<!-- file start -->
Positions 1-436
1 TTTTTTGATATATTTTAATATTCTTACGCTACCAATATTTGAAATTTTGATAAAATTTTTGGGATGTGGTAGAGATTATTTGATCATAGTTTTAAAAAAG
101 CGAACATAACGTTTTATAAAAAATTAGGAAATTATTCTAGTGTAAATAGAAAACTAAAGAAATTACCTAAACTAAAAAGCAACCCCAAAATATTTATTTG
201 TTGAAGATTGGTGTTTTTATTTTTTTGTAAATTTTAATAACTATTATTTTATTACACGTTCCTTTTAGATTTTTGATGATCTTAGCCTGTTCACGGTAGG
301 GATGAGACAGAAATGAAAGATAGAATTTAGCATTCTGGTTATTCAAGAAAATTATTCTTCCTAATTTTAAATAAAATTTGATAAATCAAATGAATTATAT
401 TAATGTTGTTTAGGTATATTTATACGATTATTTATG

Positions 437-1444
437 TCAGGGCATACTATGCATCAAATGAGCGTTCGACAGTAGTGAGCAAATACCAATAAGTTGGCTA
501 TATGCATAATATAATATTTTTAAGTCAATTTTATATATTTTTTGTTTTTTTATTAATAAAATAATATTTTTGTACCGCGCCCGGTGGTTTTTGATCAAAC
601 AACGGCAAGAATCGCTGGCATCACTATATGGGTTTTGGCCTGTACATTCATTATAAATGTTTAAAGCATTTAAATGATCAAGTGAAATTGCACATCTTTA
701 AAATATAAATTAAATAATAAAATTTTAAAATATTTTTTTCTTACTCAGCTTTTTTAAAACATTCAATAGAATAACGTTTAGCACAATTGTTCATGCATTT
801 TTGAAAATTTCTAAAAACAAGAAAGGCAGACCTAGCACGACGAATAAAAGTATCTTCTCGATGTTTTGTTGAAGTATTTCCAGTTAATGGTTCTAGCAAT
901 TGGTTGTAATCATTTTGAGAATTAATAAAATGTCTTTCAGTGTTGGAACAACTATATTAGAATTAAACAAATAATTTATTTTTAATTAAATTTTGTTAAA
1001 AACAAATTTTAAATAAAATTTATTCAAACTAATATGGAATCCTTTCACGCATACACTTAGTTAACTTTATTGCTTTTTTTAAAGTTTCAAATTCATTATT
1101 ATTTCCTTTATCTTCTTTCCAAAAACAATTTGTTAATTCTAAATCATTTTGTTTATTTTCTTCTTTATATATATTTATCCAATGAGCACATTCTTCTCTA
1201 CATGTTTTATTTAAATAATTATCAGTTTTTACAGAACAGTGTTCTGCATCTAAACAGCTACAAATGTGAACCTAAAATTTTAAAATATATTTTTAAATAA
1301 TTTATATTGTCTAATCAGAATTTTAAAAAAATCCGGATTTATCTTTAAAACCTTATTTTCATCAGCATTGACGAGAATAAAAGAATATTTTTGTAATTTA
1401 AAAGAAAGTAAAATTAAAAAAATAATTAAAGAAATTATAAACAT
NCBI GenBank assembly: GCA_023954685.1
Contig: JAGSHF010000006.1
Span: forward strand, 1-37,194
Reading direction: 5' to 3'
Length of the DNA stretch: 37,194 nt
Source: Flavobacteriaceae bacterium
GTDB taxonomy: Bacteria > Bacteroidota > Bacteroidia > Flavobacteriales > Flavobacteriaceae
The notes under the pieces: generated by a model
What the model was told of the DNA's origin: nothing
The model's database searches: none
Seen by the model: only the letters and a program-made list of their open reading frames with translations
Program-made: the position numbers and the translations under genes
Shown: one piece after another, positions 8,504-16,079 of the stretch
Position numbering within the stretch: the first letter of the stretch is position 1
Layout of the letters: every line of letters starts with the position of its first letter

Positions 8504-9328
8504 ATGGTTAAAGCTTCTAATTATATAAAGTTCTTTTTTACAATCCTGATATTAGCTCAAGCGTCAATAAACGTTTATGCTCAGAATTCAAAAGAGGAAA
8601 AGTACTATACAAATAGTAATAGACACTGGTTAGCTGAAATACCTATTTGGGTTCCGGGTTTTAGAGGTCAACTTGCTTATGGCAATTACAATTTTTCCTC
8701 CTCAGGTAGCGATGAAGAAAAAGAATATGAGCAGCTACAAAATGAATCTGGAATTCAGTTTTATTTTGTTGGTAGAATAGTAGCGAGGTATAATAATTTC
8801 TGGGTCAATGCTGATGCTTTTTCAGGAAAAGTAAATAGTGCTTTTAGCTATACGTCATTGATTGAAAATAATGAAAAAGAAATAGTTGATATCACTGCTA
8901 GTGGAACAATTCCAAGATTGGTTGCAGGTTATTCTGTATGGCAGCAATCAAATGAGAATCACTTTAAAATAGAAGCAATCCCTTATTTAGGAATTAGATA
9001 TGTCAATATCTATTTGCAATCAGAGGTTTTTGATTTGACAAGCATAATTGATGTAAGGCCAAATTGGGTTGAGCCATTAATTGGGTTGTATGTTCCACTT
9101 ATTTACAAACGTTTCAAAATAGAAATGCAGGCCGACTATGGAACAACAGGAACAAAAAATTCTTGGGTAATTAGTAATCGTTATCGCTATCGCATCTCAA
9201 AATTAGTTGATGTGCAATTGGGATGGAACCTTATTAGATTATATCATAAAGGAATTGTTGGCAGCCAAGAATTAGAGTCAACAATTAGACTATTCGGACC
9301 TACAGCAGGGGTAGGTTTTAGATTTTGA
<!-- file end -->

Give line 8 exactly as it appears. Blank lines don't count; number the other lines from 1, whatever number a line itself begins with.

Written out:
437 TCAGGGCATACTATGCATCAAATGAGCGTTCGACAGTAGTGAGCAAATACCAATAAGTTGGCTA